The unique sense of self we have as human beings is colored by our relationship with our physical self, assumptions which we then take to help us understand the world around us. This paper explores this notion by comparing and contrasting ballerinas with the typical young, American female-and how the additional demands placed on the body of a ballet dancer lead not only to differing physiques, but different body ideals, lifestyles, and ultimately, different realities. Case studies in research in dance education, books on dance medicine, and magazine interviews and autobiographies of professional ballerinas both past and present, support that ballerinas have their own unique understanding of the human body in terms of aesthetic ideals, athleticism and nutrition, injury, and personal identity, proving that each one of us lives in our own reality.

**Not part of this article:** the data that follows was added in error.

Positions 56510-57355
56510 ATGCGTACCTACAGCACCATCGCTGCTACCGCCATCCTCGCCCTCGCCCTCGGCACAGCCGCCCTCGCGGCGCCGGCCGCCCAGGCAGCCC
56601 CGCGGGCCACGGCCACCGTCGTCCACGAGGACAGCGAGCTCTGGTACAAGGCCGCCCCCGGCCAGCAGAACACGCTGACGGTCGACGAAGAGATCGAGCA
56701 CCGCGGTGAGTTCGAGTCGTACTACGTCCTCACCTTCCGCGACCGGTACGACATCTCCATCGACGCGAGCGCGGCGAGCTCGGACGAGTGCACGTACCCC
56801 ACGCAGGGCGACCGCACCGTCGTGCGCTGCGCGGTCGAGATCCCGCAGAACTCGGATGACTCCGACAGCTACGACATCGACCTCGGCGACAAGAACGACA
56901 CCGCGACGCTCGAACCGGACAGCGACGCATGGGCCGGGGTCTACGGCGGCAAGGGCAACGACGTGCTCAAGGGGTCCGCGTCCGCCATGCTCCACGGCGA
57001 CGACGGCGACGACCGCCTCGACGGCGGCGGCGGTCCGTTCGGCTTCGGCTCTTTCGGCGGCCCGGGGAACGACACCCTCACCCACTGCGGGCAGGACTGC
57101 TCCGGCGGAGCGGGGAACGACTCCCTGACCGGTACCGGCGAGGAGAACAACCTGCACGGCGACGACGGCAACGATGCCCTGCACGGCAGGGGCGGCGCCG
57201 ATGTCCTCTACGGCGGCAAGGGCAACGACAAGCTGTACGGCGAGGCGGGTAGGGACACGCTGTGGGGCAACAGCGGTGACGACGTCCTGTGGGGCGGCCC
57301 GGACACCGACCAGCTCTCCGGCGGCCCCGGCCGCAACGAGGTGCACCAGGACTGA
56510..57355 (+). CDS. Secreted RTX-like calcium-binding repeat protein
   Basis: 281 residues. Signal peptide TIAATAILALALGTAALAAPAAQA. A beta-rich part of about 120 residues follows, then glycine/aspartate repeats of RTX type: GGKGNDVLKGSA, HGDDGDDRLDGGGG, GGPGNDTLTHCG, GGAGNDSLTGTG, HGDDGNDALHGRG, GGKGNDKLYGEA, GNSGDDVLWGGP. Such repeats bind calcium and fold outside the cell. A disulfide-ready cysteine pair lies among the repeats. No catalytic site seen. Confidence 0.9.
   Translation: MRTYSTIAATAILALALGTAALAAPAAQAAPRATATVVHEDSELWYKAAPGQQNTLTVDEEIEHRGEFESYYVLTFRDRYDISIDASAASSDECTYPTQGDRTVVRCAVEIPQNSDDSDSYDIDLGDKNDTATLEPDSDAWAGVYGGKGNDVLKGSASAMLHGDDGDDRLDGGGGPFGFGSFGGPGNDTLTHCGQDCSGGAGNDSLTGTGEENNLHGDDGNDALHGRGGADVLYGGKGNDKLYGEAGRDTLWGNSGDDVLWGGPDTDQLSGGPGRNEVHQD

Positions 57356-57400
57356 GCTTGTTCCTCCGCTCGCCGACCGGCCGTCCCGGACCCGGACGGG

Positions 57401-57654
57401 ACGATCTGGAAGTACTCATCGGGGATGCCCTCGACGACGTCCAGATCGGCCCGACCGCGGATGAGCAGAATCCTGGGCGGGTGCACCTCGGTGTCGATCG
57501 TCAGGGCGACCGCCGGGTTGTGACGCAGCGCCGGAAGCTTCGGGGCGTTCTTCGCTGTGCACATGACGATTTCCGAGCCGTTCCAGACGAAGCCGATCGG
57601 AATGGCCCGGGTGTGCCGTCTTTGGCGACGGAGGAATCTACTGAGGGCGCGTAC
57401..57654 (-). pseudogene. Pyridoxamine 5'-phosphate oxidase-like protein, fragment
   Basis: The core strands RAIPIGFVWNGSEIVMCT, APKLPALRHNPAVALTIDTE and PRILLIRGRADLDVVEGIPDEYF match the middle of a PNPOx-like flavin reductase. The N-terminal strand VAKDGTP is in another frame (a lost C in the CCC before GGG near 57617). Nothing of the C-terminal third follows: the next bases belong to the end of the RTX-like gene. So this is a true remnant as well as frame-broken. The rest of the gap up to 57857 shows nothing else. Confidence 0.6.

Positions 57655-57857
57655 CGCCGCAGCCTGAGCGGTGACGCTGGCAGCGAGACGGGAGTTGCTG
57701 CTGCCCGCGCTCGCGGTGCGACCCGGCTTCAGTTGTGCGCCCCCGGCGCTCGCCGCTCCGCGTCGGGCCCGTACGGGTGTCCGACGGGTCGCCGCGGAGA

Yurow, Sara Beth
"Anatomy of Ballet: How the Physicality of a Ballerina Shapes a Sense of Self,"
Horizons: Vol. 1
, Article 21.
Available at: https://kahualike.manoa.hawaii.edu/horizons/vol1/iss1/21